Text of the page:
Montana Rancher Q and A: Hollyn Cardani, Havre

 Hollyn Cardani isn’t an average college student. Between balancing classes, homework, and extracurricular activities, she is running her own cow herd (with her boyfriend) and trying to make it a  successful business in northern Montana. Hollyn has been an instrumental part of the Collegiate Stockgrowers at MSU-Northern club and today we learn more about her in the follow Q&A:

Hollyn Cardani and her horse.

Hollyn Cardani and her horse.

How long has your family been involved in ranching? 

Surprisingly, the Cardani ranch has not been around as long as most of the family ranches throughout Montana. My family is originally from the east coast and my father, Steve Cardani, always dreamed of owning a Montana cattle ranch. After high school he moved to Montana, married and had three kids, he worked as contractor, building homes in the Flathead Valley. It wasn’t until the early 90s that he was able to acquire his first batch of black Angus cows and the first time the DS/ brand was ever used. In 1996, my dad bought each of his kids their own cow. Every yearwhen he sold the calves from those cows, my sister, brother and I received our calf check. In the early 2000s, my dad was able to buy a ranch in Teton county between Fairfield and Augusta, Montana. It didn’t take long for the ranch to grow into a small heard of about 130 head of registered black Angus cattle.

What was your favorite part about growing up on the ranch?

My favorite part about growing up on a ranch was being with the animals, the open space and the hard, rewarding work. Before I could walk, I was on a horse, and to this day that it is still my favorite place to be. Growing up on a ranch, you’re always outside from dawn until dusk and I love that way of life. I’m so thankful for all the work we had to do growing up…at the time, it wasn’t always what I wanted to do, but now, I’m very appreciative of the life lessons I have learned from it.

Tell us about your herd.

In 2012 my boyfriend and I bought 15 cows from a ranch that I had worked for south of Chinook. Most of the cows were Red Angus and a few Black Angus. It was one of the toughest decisions we have made financially and trying to go to college while running a cow herd is harder than one might think. Calving has proved to be the toughest part…not because of the cows, but because of classes and homework. We have been very fortunate to be able to lease pasture south of Chinook for the past two summers so as we can run them close to home. We are very lucky to have the support that we do from family and friends because without them we could not have ever made it our first year in the cattle business.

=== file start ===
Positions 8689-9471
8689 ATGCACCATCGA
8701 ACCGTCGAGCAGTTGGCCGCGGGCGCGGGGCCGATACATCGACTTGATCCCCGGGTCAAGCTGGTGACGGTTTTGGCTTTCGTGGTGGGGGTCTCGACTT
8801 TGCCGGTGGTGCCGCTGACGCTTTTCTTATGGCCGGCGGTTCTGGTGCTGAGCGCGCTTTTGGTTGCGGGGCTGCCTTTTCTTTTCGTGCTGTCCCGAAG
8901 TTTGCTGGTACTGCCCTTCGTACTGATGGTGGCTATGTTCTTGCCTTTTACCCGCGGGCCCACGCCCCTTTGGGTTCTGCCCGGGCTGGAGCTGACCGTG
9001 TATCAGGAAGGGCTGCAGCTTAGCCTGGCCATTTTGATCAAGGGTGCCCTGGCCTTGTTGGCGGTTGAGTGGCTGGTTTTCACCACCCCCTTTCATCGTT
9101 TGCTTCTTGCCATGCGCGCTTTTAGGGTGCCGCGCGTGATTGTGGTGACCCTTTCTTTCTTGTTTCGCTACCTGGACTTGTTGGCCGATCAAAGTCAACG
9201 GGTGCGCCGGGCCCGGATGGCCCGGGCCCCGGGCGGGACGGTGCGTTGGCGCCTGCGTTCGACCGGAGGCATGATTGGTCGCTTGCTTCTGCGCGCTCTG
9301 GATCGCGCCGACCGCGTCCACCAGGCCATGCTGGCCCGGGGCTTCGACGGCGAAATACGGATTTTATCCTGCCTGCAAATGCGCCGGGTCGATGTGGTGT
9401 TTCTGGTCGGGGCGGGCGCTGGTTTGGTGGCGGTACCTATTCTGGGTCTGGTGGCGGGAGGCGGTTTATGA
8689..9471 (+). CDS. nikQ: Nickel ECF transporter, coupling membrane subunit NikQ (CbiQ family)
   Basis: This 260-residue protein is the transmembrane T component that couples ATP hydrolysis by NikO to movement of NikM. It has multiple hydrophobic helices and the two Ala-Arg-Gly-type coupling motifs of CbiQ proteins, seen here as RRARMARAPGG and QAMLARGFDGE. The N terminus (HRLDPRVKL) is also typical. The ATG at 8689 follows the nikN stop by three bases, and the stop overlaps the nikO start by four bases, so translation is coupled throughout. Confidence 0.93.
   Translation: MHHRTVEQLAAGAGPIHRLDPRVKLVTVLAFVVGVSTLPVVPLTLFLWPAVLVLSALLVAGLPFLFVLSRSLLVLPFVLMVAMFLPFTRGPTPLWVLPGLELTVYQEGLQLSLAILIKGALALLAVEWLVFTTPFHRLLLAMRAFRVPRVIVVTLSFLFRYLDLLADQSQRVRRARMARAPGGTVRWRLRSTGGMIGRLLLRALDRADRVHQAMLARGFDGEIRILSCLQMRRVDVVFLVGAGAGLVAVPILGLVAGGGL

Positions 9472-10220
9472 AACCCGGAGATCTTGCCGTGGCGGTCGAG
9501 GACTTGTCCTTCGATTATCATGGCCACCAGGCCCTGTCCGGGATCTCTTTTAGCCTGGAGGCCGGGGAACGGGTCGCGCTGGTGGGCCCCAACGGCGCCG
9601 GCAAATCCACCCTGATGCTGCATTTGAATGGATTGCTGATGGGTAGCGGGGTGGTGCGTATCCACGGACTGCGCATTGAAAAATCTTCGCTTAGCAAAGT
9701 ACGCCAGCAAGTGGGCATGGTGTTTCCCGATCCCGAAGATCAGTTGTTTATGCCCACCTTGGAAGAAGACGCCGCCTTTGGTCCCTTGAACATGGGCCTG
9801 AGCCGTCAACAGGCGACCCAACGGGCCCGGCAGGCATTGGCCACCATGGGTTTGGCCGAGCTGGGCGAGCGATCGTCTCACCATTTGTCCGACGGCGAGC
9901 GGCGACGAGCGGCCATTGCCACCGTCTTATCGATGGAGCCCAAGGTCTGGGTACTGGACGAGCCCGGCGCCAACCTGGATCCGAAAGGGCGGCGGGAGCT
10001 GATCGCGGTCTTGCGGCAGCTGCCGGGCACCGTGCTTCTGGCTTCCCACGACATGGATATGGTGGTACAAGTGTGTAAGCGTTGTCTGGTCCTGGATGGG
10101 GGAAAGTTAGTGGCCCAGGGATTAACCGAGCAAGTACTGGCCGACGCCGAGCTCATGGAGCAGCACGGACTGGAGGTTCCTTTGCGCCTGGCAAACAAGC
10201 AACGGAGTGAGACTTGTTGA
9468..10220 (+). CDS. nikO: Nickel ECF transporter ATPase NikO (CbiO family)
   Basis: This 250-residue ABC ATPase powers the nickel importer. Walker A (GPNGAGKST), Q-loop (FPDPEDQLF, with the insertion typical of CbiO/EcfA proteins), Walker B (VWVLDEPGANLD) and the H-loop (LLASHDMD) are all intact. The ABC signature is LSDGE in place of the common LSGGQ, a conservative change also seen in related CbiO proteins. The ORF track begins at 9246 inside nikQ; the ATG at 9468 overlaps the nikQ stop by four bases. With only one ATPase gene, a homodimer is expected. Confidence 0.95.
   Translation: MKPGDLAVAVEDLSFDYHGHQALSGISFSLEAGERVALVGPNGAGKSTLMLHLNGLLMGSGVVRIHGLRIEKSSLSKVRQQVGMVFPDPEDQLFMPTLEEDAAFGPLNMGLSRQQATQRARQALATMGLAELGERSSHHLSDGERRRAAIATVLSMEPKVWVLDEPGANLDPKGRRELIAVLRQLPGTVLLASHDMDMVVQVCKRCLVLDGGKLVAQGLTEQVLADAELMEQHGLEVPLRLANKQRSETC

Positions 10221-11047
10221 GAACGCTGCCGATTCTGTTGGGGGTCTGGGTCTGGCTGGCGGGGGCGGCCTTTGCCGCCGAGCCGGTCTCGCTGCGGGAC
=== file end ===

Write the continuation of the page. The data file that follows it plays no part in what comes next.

I am very partial to Red Angus cattle…I like their temperament…how they handle the heat and the bugs…their hardiness and their overall beef traits. I am very proud of the type of cows we have, most of the time due to my boyfriends work schedule, I do most of the cattle handling myself. Therefore, it is imperative that the cows are easy to handle.

Riding through the Red Angus herd.

Riding through the Red Angus herd.

What have been some of the trials you’ve had to overcome?

The most difficult trial of all has been the challenge of not owning any of our own land to run the cows on. Finding pasture to lease was extremely hard our first year and there were times when we thought we would have to give up and sell the cows. But thank God for the support of our friends and family that were always able to provide us with places to fall back on.

What is one thing you wish more people knew about life on the ranch?

I wish the public knew how much money was spent every day on cattle operations…to make sure the cattle are healthy, safe and productive. The cost of fencing supplies, vaccines, feed, leases, fuel, equipment, facilities, vet bills etc, have all increased and made it harder on the family rancher. For us specifically, our costs don’t even come anywhere near to what most farmers and ranchers spend that have anywhere from 100 to 1,000 head of cattle, yet we can hardly keep up.

What does it mean to you to be able to work with your family every day?

I really like working with my family but unfortunately, unlike many family run ranches, I usually only work on my dad’s ranch on certain times of the year. Typically, I’m only there for calving, branding, weaning/shipping, haying and a few times to move or trail cows. But during those times I really enjoy it.  He has been so supportive and open minded to all of my new ideas that I bring home from college. Having a father that encourages my Red Angus interest is amazing and knowing that he is proud of his daughter that shares the same love in cattle means more to him than what breed of cattle I have.

 

Hollyn and her Red Angus cow.

Hollyn and her Red Angus cow.

What do you hope the future looks like for you?

I will be graduating from MSU Northern next spring with a degree in Agricultural Operations Technology and a minor in Ag Mechanics. I am hopeful we will be able to find a piece of land to raise and increase our cattle herd where I can put my degree to good use. With the cattle market at the highest its ever been, there’s never been a better time to be in the cattle business and that’s just where I plan on staying.

What would you say to encourage other young ranchers in Montana?

Don’t be afraid to do something different. I thought my dad would be disappointed that I chose the Red Angus breed over Black Angus, but he wasn’t…he embraced it. Experimenting with new ideas is how we learn and grow, you might be pleasantly surprised with the reaction you get.

What’s your favorite beef dish?

A nice tender grilled beef steak!

To participate in a future Q&A or to recommend someone from the Montana ranching community, please contact ryan@mtbeef.org.

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